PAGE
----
Take Care

Review Roundup: Drake – ‘Take Care’

He achieved commercial success with his 2010 debut Thank Me Later, but that wasn’t enough for Drake. The 25-year-old Canadian rapper-singer digs deeper on his sophomore album Take Care, grappling with fame and pouring out his emotions over the moody collection, with contributions from Rihanna, Stevie Wonder, Nicki Minaj, Rick Ross, Lil Wayne, and more. Did he win over critics the second time around? Find out below.

USA Today: Drake deserves props for elevating his woe-is-me lamentations to a game-changing, bar-raising challenge to the heavyweights of pop, dance, hip-hop, and R&B. While Take Care‘s emo-rap won’t set fire to dance floors, hip-hop this soulful, smart and diverse tends to blaze its own trail. 3.5/4

Rolling Stone: Where Thank Me Later was airy and spare, Take Care truly goes for it with luxe, expansive production. … It’s what Drake does best, collapsing many moods—arrogance, sadness, tenderness, and self-pity—into one vast, squish-souled emotion. 4/5

Entertainment Weekly: It’s possible to lay out all your psychological issues on a commercial rap album—Kanye West does it all the time. What Drake needs is a few more punchlines to brighten up his monochromatic therapy sessions. C+

Los Angeles Times: The template here, and for essentially the entirety of Drake’s young career, is Kanye West’s 808s & Heartbreak. Drake shares West’s love for mood and never-ending existential analysis (80 minutes of it, to be precise). “Marvin’s Room” showcases Drake’s talents for both: he recounts how his sexual conquests are destroying his love life, sounding lost in murky, synthesized soul. 3/4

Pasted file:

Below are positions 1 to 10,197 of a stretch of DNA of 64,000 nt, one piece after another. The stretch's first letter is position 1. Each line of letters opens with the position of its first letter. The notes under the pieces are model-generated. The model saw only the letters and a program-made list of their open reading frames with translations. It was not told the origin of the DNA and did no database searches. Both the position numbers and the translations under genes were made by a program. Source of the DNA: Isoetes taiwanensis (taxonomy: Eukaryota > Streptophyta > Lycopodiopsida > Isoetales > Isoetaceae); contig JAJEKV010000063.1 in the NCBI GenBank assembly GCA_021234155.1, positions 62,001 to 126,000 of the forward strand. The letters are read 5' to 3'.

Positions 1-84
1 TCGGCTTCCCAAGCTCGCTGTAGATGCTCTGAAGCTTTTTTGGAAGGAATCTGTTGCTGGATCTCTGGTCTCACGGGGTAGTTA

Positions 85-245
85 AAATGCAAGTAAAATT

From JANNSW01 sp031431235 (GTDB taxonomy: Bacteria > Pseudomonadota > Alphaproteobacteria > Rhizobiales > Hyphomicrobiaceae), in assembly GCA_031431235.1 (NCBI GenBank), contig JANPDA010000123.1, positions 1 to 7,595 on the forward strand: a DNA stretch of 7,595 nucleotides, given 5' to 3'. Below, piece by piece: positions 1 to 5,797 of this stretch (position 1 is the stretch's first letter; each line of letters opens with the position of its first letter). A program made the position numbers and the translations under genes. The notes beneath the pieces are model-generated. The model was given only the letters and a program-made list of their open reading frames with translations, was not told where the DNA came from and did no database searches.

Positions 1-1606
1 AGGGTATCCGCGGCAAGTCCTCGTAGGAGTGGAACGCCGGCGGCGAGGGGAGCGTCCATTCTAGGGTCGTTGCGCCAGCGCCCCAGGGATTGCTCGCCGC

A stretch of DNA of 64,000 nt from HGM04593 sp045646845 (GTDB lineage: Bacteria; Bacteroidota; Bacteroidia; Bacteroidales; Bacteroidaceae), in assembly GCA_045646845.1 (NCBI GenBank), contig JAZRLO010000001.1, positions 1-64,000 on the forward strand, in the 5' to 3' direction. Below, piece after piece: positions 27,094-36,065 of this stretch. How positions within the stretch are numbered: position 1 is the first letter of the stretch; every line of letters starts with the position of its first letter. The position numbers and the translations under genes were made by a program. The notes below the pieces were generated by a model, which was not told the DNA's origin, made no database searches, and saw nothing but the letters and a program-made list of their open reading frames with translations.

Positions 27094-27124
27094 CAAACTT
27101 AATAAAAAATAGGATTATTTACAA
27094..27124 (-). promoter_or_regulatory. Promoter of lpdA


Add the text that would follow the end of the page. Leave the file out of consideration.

Chicago Tribune: With Take Care, Drake refines the formula. By refusing to indulge in the macho poses that have dominated mainstream hip-hop for decades, and blurring the line between singing and rhyming, he becomes instantly divisive—and occasionally he gets defensive about it. “Showing emotion don’t make me a [wimp],” he protests. 3/4

The Boston Globe: Some will insist it’s boring, listening to a young star complain about being a star. But Take Care is not about that; it’s about a person growing into himself, and smarting at the sacrifices required of all of us—famous or not—as we leave adolescence behind and grow distant from people we used to love. It may be mopey, but Drake is finding new words for ancient kinds of pain, and it is captivating.

SPIN: With Take Care, Drake has his accelerated Kanye West moment—when a little too much ambition and all the asshole feelings he’s got inside coalesce into an insular, indulgent, sad-sack hip-hop epic. 8/10

Rap-Up’s Favorite Tracks: “Crew Love,” “Take Care,” “Make Me Proud,” “Doing It Wrong”